Kansas City Royals

Bob Lutz: Royals’ Yost could use more weapons to go with contract extension

It was five years ago that the Milwaukee Brewers, 16 games over .500 but in the midst of a 3-11 funk to start September, fired Ned Yost.

The Brewers’ brass didn’t bring Yost into the office for a closed-door meeting. They didn’t tell him he needed to try something different with his team, which suddenly was playing scared. They fired him with 12 games to play and the Brewers in a tie for the National League wild card. USC didn’t treat Lane Kiffin this badly.

Dale Sveum replaced Yost as the 2008 season was winding down and Milwaukee won seven of 12, barely making the playoffs before losing 3-1 in a best-of-five series against the eventual world champions, the Philadelphia Phillies.

On Monday, Sveum was fired by the Chicago Cubs after two uninspired seasons. Meanwhile, on Tuesday, Yost was given a two-year contract extension as the manager of the Kansas City Royals.

Has a manager ever elicited more ho hums than Yost? The Royals improved to 86-76 in 2013, the franchise’s best season in 24 years. Any other manager would have received a ticker-tape parade, but Yost has never excited Kansas City’s fan base.

They question his decision-making. They question his demeanor. They wonder why Kansas City can’t do better.

But the days of Whitey Herzog and Dick Howser are long gone. When those guys were skippering — Herzog from 1975-79; Howser from 1981-86 — the Royals were 814-669 and made six playoff appearances. It was Jim Frey, though, who guided Kansas City, still with Whitey’s flavor, to the World Series in 1980. He was fired in the middle of the 1981 season, though, so there is no statue of Frey outside Kauffman Stadium.

The 18 other managers in Royals history, including Yost, have a combined record of 2,638-3,040. The Royals are 36 games under .500 with Yost calling the shots.

Obviously, general manager Dayton Moore, the man who once hired Trey Hillman to manage the Royals, didn’t want to spring a managerial change on a team that stayed in wild card contention until the final week of the season. And it’s not like Moore is on solid ground. The earth could collapse on him at any moment because his contract is due to expire after the 2014 season.

As improved as Kansas City was this season, does anybody believe the Royals are a lock to be in contention next season, too? If you do, I’d like to talk to you about an oil well I own in eastern nowhere.

There are some nice parts to this team. The bullpen is outstanding and the starting pitching was solid. Eric Hosmer looks like a perennial .300-plus hitter at first base and every team in baseball would love to have a young catcher like Salvador Perez.

But what other hitters can you depend on?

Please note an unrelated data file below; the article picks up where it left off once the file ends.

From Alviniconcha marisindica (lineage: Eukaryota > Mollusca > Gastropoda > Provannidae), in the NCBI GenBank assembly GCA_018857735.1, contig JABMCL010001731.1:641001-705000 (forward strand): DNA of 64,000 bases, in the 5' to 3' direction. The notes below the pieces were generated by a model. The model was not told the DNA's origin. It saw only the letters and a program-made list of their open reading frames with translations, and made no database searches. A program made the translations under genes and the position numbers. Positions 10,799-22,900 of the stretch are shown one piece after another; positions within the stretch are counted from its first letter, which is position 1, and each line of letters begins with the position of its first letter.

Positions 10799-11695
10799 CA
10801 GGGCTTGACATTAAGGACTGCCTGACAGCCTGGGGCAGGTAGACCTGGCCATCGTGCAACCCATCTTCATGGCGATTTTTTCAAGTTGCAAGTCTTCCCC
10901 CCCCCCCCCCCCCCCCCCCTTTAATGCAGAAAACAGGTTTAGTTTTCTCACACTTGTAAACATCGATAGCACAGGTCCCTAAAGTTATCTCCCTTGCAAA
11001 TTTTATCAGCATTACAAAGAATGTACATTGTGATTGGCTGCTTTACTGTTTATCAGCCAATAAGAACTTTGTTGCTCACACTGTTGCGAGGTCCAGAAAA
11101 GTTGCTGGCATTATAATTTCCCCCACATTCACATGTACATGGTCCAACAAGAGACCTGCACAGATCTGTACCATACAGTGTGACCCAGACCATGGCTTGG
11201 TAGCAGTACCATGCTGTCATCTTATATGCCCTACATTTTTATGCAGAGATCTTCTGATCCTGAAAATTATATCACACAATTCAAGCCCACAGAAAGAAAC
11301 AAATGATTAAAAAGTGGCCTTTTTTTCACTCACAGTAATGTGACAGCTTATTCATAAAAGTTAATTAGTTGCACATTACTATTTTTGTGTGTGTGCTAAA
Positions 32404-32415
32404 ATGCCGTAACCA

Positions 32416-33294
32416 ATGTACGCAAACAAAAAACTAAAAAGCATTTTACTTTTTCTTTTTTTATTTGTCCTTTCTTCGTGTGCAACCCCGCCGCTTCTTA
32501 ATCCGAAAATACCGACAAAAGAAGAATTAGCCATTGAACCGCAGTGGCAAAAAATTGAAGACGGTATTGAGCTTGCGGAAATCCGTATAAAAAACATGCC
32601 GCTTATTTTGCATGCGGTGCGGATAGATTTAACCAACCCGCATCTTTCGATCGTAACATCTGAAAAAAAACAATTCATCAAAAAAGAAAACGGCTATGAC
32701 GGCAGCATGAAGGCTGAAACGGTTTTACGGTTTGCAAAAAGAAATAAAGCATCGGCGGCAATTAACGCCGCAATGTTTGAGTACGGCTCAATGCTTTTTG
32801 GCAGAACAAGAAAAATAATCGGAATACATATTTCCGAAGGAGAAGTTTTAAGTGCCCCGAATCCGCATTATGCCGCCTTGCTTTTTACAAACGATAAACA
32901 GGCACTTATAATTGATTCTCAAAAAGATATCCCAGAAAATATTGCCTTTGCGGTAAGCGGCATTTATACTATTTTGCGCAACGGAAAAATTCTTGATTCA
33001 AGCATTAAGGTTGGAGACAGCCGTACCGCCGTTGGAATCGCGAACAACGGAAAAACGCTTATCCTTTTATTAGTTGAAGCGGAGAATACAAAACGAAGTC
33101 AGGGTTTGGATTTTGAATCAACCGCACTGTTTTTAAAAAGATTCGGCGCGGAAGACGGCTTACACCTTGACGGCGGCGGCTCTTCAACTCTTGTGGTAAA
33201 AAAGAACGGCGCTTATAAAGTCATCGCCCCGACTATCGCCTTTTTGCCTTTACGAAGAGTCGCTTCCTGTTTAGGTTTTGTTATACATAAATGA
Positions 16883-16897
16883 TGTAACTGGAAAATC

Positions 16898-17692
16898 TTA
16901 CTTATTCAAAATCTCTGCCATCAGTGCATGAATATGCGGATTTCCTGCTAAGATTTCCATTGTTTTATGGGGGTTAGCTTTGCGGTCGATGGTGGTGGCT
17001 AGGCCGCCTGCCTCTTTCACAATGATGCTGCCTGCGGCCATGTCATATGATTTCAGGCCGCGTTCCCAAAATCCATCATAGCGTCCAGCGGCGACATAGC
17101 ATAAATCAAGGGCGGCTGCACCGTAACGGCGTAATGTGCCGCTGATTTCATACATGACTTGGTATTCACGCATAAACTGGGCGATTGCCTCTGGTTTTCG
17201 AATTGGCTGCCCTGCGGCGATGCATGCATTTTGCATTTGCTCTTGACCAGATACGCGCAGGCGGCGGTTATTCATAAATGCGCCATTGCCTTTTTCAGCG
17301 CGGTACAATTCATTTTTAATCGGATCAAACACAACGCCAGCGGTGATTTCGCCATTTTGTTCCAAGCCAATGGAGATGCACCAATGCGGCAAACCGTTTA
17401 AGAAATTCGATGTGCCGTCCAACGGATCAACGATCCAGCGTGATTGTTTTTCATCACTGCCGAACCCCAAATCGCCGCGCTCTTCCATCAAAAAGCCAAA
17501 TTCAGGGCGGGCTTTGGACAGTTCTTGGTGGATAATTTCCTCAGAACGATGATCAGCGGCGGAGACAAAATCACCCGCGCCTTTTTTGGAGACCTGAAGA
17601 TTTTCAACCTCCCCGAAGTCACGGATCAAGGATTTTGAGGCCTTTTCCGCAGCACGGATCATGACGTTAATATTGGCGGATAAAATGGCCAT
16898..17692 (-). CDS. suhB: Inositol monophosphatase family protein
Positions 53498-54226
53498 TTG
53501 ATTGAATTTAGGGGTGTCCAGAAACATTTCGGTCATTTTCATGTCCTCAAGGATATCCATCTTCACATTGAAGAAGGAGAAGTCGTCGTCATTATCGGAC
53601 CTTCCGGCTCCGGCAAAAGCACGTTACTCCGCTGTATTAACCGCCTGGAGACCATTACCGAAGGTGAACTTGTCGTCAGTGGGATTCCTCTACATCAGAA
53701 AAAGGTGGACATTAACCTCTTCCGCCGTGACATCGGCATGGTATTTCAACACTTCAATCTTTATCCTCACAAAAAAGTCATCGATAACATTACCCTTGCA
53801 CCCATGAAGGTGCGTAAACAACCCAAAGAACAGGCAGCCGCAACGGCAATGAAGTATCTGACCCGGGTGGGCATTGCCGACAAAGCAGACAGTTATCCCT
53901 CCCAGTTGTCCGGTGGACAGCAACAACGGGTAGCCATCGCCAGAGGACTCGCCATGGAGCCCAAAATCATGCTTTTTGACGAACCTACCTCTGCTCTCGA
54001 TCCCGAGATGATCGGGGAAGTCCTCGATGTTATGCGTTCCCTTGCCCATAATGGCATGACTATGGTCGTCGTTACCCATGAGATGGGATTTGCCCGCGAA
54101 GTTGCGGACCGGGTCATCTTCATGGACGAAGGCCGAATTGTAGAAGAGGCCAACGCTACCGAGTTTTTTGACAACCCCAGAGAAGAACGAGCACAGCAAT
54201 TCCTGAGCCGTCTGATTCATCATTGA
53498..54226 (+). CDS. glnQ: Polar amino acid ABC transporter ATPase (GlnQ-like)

Neither Billy Butler nor Alex Gordon approached his 2012 production. Mike Moustakas is a below-average third baseman in every category that below average is measured and he’s not that young anymore. Shortstop Alcides Escobar is great with the glove but had a .559 OPS. The Royals haven’t had a legitimate second baseman since the Roosevelt administration (OK, Alberto Callaspo was pretty good in 2009) and don’t exactly have center field and right field figured out, either.

Kansas City steals bases but doesn’t hit home runs and they don’t take walks.

And how much more is Moore and owner David Glass willing to put into the payroll? It was a smidge over $80 million this season.

To take that next step, though, it probably needs to get closer to $100 million because the Royals don’t have a green room full of prospects waiting to deliver their acts.

Kansas City could go young — really young — with its starting rotation in 2014. If the Royals decide to let pending free agent right-hander Ervin Santana walk, which would seem like the right move, the starting five could include James Shields, Jeremy Guthrie and the cast of “High School Musical” — Danny Duffy, Yordany Ventura and last year’s No. 1 draft pick, Kyle Zimmer.

That might save some money to find a bat or two, which is what the Royals desperately need. Their lineup doesn’t sizzle and there’s enough promise with those young pitchers to perhaps convince Moore and Yost to ride them.

Then again, a bad start will probably mean a ride out of town for both guys. They’re not just trying to make Kansas City a better baseball team in 2014, they’re trying to stay employed.

The Royals got to 10 games over .500 this season, but the journey is just beginning. All 10 playoff teams this season won at least 90 games and nine of the 10 won at least 92.

Moore and Glass believe Yost is the right manager to make that final push up the mountain. I’d advise Yost not to look back.

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